Longtime UND professors choose retirement in face of academic cuts
The academic career of UND history professor Gordon Iseminger, 84, might finally be winding down, and he's not happy about it.
The Chester Fritz distinguished professor has spent more than 50 years teaching and researching at the university, during which time he focused largely on European history before turning an eye to more local studies of North Dakota's past. Those studies will continue, he said, though most likely they will not conclude in his campus office.
"I didn't want my academic career to end this way," he said. "I wanted to leave with a good feeling, but I'm not going to have that."
Rather than a bittersweet departure, Iseminger said Monday he's just feeling bitter about announced changes to the history department he described as part of a wider "throttling of the humanities" at UND.
Iseminger is now awaiting a response to his application for a phased retirement, a two-year voluntary separation program offered earlier this year as part of a wider effort to reduce the university's personnel costs. If granted, the phase-down would gradually decrease his workload until he left the university for good at the end of the 2018-19 academic year. The separation programs are intended to ease an expected campuswide budget cut amounting to about $16 million, a shortfall created by low state revenues in North Dakota.
UND's history department is within the UND College of Arts and Sciences, a large academic unit which will likely have to cut about $4.2 million. Proposed reductions announced last week by the college's dean, Debbie Storrs, included cutting future funding for graduate teaching assistants or tuition waivers for graduate students in history, sociology or criminal justice. Current students in those areas will continue to receive funding.
At a Feb. 22 forum for college stakeholders, Storrs said instruction from UND President Mark Kennedy recommended academic units divest from low-enrollment courses. For undergraduate courses, the likely floor for minimal enrollment would be 12 students; for graduate courses, that floor would be eight students.
Storrs said her goal will be to have fewer low-enrolled courses, though she said some areas, such as the arts, could be unique given their focus.
"I have said I want to see fewer and fewer low-enrolled courses, in part because I have to work with my budget," she said. "I have to cover my bills, that's the challenge I have. I'm not against low-enrolled courses—I'd love to have more low-enrolled courses—but how do you support that when there's a cap on tuition, when there's a budget reduction in the state due to (agriculture prices) and oil?"
Iseminger specifically cited both the move away from low-enrolled courses, as well as the proposed end to funding for graduate students, as causes for his concern.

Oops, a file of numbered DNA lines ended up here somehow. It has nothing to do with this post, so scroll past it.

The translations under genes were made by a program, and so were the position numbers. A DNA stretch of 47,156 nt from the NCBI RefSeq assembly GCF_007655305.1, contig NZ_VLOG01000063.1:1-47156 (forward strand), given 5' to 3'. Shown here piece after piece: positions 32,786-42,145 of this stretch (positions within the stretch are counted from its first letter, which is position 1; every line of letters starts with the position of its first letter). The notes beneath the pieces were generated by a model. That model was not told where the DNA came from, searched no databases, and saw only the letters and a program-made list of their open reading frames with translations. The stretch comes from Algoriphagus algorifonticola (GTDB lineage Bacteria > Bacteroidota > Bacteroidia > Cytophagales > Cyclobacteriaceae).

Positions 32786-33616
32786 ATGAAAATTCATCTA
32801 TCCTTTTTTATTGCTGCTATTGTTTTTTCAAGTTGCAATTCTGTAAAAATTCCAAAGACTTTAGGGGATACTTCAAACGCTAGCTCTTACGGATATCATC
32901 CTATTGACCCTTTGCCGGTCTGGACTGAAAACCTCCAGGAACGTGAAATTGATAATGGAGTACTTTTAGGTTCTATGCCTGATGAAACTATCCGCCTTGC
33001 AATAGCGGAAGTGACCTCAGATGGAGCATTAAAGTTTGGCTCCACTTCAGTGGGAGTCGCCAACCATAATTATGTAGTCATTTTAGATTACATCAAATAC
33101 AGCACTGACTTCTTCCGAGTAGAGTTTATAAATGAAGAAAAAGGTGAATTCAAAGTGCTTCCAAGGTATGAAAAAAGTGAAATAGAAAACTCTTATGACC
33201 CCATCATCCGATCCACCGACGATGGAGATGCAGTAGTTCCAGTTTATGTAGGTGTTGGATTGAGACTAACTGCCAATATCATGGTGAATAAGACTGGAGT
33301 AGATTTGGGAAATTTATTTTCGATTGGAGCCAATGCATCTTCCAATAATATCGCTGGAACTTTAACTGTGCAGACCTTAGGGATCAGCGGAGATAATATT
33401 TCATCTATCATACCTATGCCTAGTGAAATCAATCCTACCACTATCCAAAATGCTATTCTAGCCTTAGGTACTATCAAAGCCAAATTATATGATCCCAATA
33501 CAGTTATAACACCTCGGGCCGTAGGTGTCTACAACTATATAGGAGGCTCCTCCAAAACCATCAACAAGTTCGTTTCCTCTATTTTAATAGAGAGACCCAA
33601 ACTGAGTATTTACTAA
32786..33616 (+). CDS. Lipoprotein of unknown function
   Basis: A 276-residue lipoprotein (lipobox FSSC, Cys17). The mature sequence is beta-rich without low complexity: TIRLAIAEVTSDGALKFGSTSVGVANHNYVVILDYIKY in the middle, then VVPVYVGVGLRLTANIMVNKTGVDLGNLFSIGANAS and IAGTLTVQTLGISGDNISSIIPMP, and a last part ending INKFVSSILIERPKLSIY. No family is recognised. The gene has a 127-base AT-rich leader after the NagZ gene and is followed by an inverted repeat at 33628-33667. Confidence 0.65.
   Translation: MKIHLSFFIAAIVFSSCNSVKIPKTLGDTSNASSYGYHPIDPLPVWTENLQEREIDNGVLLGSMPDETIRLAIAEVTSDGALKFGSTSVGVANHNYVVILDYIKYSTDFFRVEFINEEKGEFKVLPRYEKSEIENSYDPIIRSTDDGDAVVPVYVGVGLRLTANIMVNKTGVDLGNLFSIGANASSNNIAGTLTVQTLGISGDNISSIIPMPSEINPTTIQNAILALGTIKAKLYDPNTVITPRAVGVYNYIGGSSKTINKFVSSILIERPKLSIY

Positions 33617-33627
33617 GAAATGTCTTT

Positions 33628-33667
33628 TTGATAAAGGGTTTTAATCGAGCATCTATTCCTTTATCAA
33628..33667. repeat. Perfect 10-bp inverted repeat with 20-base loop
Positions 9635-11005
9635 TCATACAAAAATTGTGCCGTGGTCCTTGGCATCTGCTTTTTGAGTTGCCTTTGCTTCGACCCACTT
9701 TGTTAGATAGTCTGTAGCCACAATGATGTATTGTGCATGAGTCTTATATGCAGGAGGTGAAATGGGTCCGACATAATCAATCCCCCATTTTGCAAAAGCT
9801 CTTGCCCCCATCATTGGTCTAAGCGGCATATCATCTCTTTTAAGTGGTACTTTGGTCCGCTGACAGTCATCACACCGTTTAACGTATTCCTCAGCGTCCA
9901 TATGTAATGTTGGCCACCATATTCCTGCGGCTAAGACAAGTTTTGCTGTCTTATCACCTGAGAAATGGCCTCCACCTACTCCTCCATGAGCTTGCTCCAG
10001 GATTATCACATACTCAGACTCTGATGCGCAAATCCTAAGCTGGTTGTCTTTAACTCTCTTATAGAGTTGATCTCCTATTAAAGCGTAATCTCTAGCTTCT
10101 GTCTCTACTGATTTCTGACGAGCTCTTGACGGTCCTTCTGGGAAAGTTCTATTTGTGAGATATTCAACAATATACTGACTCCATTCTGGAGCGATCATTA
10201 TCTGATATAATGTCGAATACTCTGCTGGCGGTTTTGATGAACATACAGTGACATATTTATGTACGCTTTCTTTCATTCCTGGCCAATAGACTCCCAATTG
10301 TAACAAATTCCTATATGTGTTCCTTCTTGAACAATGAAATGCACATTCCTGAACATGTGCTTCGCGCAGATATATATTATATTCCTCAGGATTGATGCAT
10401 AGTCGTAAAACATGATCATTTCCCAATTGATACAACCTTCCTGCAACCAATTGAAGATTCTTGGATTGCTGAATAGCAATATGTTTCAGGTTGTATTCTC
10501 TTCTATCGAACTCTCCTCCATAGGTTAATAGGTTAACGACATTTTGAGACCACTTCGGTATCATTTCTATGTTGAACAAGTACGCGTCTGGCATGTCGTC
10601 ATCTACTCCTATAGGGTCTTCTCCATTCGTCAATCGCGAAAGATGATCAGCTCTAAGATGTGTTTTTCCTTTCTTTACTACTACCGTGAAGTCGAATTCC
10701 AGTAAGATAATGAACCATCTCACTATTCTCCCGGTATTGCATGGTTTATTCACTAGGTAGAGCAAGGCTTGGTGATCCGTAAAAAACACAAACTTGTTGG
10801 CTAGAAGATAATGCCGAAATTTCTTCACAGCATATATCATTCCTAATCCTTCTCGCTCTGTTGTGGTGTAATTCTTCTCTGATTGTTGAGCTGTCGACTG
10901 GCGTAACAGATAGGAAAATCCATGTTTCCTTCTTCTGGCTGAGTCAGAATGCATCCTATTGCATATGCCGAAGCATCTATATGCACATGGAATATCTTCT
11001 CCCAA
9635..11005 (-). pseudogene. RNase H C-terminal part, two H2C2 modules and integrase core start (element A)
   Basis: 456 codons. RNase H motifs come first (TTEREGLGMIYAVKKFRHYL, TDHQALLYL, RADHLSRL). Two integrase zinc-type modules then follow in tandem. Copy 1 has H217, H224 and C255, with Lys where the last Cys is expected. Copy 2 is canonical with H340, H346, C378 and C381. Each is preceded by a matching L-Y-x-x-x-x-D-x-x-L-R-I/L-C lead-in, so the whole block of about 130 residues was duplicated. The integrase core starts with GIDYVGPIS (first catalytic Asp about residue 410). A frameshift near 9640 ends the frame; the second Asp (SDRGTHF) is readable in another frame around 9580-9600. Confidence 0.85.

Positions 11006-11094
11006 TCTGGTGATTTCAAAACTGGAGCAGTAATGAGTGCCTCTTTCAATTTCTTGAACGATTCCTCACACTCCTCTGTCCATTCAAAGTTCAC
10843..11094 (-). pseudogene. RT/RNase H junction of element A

He saw the reduction of low-enrolled courses as tied to a subsequent reduction in high-level programming in the history department. In general, he felt university administration were prioritizing academic areas with more readily apparent potential for economic return, such as applied sciences, over those rooted in the traditional liberal arts and humanities—areas Iseminger said have historically been part of the foundation of society.
Iseminger had strong words for how he felt about the perceived transition.
"I'm disgusted, disappointed and sickened by what this administration is doing to this university," he said.
Iseminger is one of 119 total faculty and staff members who applied for either a phased retirement or an incentivized, voluntary separation. Pat Hanson, UND's director of human resources, wrote in an email that departments are in the process of considering applicants and determining whether their applications for a structured exit may be granted.
She said that process will likely not be finalized until the middle of March. After an applicant is approved, Hanson wrote, they would have 45 days to accept an agreement for a structured departure, plus an additional seven days after signing such an agreement to reconsider the move.
This most recent round of staffing buyouts and phase-downs was introduced less than a year after the last. That previous offering attracted 109 total applicants divided among 88 staff and 21 faculty members. By the time the winnowing process concluded, 52 staff members and 18 faculty ended up accepting offers for voluntary separations. Most of those employees vacated their positions by the end of June 30.
This time around, 95 staff members and 25 tenured faculty applied for either a buyout or phased retirement. In terms of eligibility, Hanson wrote a total of 216 faculty and 686 staff were eligible to apply for an incentive program. The scope of the separations won't be clear for some time yet.
"It will most likely be sometime in May, or later, before final numbers are known," wrote Hanson.
Most of the faculty and staff applicants contacted by the Herald declined to speak on record, though Iseminger said he felt confident his application would be accepted. UND philosophy professor Donald Poochigian, 73, felt the same about his own.
Poochigian said his decision was spurred in part by the indication that low-enrollment courses were set to be ruled out. He said for philosophy, also a part of the UND College of Arts and Sciences, that would include most of the upper division classes. Poochigian added that would particularly impact the university's instruction of analytic philosophy, which he described as a foundational discipline.
Poochigian said a general "drift away from humanities" was part of what he described as a university shift into a "business-technical institution."
"I had literally planned on continuing doing teaching and doing research, because I love it," he said. "Now I'm walking away."